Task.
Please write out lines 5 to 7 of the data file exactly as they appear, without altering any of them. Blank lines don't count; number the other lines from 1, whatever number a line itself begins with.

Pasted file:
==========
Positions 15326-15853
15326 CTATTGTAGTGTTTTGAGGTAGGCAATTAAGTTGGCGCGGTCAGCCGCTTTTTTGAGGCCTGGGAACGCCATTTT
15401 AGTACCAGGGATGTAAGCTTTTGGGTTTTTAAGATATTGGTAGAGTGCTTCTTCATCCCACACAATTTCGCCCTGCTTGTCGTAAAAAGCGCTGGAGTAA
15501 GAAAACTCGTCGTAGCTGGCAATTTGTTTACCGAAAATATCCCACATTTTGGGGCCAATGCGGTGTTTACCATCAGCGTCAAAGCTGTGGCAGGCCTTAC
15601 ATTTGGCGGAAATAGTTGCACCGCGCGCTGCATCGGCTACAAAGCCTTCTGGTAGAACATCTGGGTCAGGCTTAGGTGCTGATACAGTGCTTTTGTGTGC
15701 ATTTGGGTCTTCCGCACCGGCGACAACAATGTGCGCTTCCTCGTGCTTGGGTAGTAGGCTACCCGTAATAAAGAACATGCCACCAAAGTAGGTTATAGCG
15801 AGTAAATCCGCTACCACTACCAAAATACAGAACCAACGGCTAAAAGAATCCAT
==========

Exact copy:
15601 ATTTGGCGGAAATAGTTGCACCGCGCGCTGCATCGGCTACAAAGCCTTCTGGTAGAACATCTGGGTCAGGCTTAGGTGCTGATACAGTGCTTTTGTGTGC
15701 ATTTGGGTCTTCCGCACCGGCGACAACAATGTGCGCTTCCTCGTGCTTGGGTAGTAGGCTACCCGTAATAAAGAACATGCCACCAAAGTAGGTTATAGCG
15801 AGTAAATCCGCTACCACTACCAAAATACAGAACCAACGGCTAAAAGAATCCAT